Letter #122

The Governor of Grenada was Colonel Carlo Joseph Doyle.

On Board Her Majesty’s Steamer Spitfire
11th April 1839 off Guadeloupe

Your charming letter my dear Kate dated 1st March reached its destination last night as all our party assembled on board preparatory to quitting Antigua having completed our business at that station, and we left the Island this morning about seven, but I have been so employed this morning and feel so fearful that a letter will not be in readiness shd we fall in with the eight day mail boat that collects the English letters. I have scarcely found time to read all the budget attentively with the exception of your very delightful one. First and foremost, I cannot express all the joyous sensation the intelligence therein conveyed has afforded me. I am always in spirit when on board ship at sea, but the prospect of being so soon released has elevated me beyond myself. June or July shd be the lattest period, God be willing, of my expatriation, and, if you can stir up Col Graydon I may be home before. In truth dear Kate, it is with difficulty I can collect my head piece to write consistently, and I feel so well satisfied with my good arrangement in having had my letters forwarded that you must pass over with a laugh all the rubbish. The Genl was exceeding undecided and perverse about the matter, and would not name an Island where his bag should meet him, thus all parties might have been without a line until our return at the end of this month to Barbados. Fortunately I arranged for my self & Rutherfurd, at the same time putting the Mily Secty name & some others of the staff on the list who would run all chances, & wrote to Lt Mould at Barbados. Most luckily it has operated, for all their private letters and papers were recd just as we embarked to leave Antigua. What a dull miserable fellow I should have been had I not recd your letters until the return to Hd Quarters. Enough of this – I’ve my letter & very happy it has made me. Now let me endeavour to give an account of the movements connected with the Genl & staff of the W India Army. At the present moment, friday 12th April 39, 12 oclock, the Spitfire is running rapidly along the coast of Dominica between Prince Rupert’s Bay & the town of Rosseau. At the former, we lay off until the officer, Capt Hector Downey 1st WI Regt, came on board to report – but I must explain that this letter was commenced last evening just as the vessel was making for the Bay of Basterre where she anchored last evening. This town is beautifully situated. The sketch which I made will I trust be very soon under your inspection, therefore it is needless to give a description more than it lays close on the shore, looks exceedingly lively, & the back ground closed in by the Souffries mounting whose crater was in full action. Since I wrote from Trinidad, the military &c &c have been inspected at Grenada, were we arrived on the 28th Ultimo, remaining Good friday, Sat & Sunday, starting at day break on the monday following. The Govr, Col Doyle, entertained us and were well recd by all parties. The scenery is beautiful, some of which I sketched. From this we went to St Vincent’s, another superb Island. Here I was much distressed to learn that Mrs Naghten’s good hearted & worthy brother was no more. Poor fellow, he was buried that morning or the day before, 31st of March. He had made an excurtion to the back of the Island to see the volcanic mountains, I understand, caught a fever, & on his return to Rosseau died in a few days. I was distressed exceedingly for his untimely fate. He was one of the most open kind hearted young men I have met. In fact all who made his acquaintance out here, from the Genl to the sub, thought highly of him. We have also to regret Lt Moody’s death by yellow fever at St Vincent’s, with a noble fellow, the Sergt Major of the Regt. In other respects we found these Islands healthy but the weather unusually hot and oppressive in the extreme. From the noise above I learn the good ship Spitfire is just making into the Bay & we shall be at anchor before I can write many more words. If the Mail boat is not here, more time will be afforded me. At anchor but no mail Boat. She is expected today & the bags are making up, so the Fort Adjt tells me, who has just come on board. Therefore dear Mrs Kit I must run the chance of some more goose from you & send this off half finished. From St Vincent’s we made Monserat, Nevis & then St Kits, all healthy and beautiful spots. I have not time to describe them – shall do so in my next. From this we go to Martinique & St Lucia, starting the day after tomorrow or monday, then on to Demerara & Berbice. God bless you all – this must go on shore. Love &c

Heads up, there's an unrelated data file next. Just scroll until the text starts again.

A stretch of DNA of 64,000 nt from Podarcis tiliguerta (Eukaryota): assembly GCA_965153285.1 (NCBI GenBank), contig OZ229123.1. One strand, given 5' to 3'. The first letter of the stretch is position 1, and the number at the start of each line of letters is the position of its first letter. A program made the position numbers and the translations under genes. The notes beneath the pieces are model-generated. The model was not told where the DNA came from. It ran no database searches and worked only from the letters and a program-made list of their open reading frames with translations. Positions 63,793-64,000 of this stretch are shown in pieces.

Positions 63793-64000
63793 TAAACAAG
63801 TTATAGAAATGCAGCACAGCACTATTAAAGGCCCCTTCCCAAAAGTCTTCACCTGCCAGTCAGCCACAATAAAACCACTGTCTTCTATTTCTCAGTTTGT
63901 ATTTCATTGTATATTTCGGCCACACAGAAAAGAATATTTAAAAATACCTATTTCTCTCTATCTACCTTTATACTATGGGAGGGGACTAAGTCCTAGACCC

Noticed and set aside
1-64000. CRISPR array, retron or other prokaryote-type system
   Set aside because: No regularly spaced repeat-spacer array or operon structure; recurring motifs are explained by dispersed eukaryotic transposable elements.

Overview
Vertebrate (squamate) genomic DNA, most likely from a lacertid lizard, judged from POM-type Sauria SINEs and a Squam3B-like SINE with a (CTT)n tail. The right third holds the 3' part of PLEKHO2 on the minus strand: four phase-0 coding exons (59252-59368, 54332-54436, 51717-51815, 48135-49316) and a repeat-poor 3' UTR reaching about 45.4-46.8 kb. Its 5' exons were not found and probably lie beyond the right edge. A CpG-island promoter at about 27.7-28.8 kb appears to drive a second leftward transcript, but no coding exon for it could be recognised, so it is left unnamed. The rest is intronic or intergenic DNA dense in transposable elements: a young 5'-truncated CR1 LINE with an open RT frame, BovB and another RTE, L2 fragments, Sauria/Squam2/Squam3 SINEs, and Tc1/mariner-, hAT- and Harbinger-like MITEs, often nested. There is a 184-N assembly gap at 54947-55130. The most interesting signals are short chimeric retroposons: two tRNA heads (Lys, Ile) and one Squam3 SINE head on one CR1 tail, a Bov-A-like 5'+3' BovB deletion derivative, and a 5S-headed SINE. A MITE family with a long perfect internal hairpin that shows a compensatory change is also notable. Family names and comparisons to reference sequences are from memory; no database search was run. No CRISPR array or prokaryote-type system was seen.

& believe me, dear dear Kit

Your affectionate

Fred English